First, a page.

On July 27, 1989, the Japanese video game company Nintendo released an RPG called MOTHER for their Family Computer System, a.k.a. the Famicom. Created by Japanese celebrity Shigesato Itoi, the game became a large hit due to a variety of factors, becoming notable for its unconventional elements. For instance, the game featured a modern setting instead of a medieval or futuristic one, and featured areas seamlessly put together in full rather than utilizing a traditional overworld. The game's popularity in Japan spawned two more sequels on the Super Nintendo Entertainment System & Game Boy Advance. It also motivated Nintendo of America to localize the game for American audiences on the Famicom's overseas counterpart, the Nintendo Entertainment System. Under the direction of Phil Sandhop, the localization team went into extensive detail to modify the game to be both child-friendly and understandable to an American audience in the same vein that it would be to a Japanese one. However, the project was eventually abandoned for economic reasons: the game would've been too expensive on shelves (due to the requirement of a save battery and planned inclusion of a strategy guide), the RPG genre lacked popularity in North America, and the game would've been overshadowed by the recent arrival of the SNES. By the time the project was cancelled, the localization work was 100% finished and would've been ready for release in 1991, even featuring some publicity in gaming magazines such as Nintendo Power.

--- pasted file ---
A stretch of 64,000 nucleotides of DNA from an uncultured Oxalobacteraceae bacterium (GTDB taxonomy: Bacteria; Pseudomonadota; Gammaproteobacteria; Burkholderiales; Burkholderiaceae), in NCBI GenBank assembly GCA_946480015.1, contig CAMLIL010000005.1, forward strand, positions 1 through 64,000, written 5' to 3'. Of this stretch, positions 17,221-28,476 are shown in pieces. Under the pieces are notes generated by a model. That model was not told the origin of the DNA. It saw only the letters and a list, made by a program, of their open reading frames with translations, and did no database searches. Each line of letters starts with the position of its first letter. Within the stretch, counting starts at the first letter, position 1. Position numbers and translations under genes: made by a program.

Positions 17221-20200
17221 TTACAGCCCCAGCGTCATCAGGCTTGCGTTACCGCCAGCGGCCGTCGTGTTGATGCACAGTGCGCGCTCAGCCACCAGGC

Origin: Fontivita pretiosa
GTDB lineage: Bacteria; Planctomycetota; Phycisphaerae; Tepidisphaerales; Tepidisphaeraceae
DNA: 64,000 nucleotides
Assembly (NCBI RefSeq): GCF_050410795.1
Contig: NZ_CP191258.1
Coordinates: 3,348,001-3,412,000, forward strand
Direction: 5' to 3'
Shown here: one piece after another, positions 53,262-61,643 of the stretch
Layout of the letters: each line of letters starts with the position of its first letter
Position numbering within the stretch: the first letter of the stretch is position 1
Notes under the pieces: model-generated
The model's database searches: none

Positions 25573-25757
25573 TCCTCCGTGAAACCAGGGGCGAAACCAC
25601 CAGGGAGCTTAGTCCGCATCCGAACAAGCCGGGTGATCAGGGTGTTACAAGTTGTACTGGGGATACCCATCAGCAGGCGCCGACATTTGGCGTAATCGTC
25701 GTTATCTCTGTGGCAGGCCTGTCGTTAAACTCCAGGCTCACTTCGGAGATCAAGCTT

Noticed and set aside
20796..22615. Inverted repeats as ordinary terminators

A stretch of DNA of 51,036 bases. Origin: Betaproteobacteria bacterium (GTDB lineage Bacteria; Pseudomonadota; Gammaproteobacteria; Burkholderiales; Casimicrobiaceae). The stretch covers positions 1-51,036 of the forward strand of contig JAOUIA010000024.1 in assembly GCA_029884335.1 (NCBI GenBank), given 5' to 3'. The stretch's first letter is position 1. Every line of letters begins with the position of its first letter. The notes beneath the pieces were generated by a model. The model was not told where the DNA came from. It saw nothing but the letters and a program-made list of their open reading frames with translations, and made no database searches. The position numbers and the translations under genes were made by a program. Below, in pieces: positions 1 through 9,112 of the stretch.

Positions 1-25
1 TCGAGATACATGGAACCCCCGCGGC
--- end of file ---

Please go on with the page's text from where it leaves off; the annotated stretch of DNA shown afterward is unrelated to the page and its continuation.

Eventually, a prototype ROM of the lost translation was found and circulated on the internet, where it was found to contain a plethora of changes from the Japanese version. Among others, the game removed or changed violent, sexual, and copyright-infringing content and altered some areas of the game to make navigation easier. A full list of changes to the game can be seen here.
The localization project was not in vain: according to Sandhop, the project motivated Nintendo of Japan to design games with an international audience in mind, to minimize localization efforts in the future. Nintendo would even go out of their way to sometimes pre-localize a game after its Japanese release before sending it to their international divisions. Eventually, the English ROM was re-translated into Japanese and re-released on the GBA as part of the Japan-only compilation cart MOTHER 1+2. The 1990 English ROM, however, didn't see release until June 24, 2015, when it was released as EarthBound Beginnings on the Wii U's Virtual Console.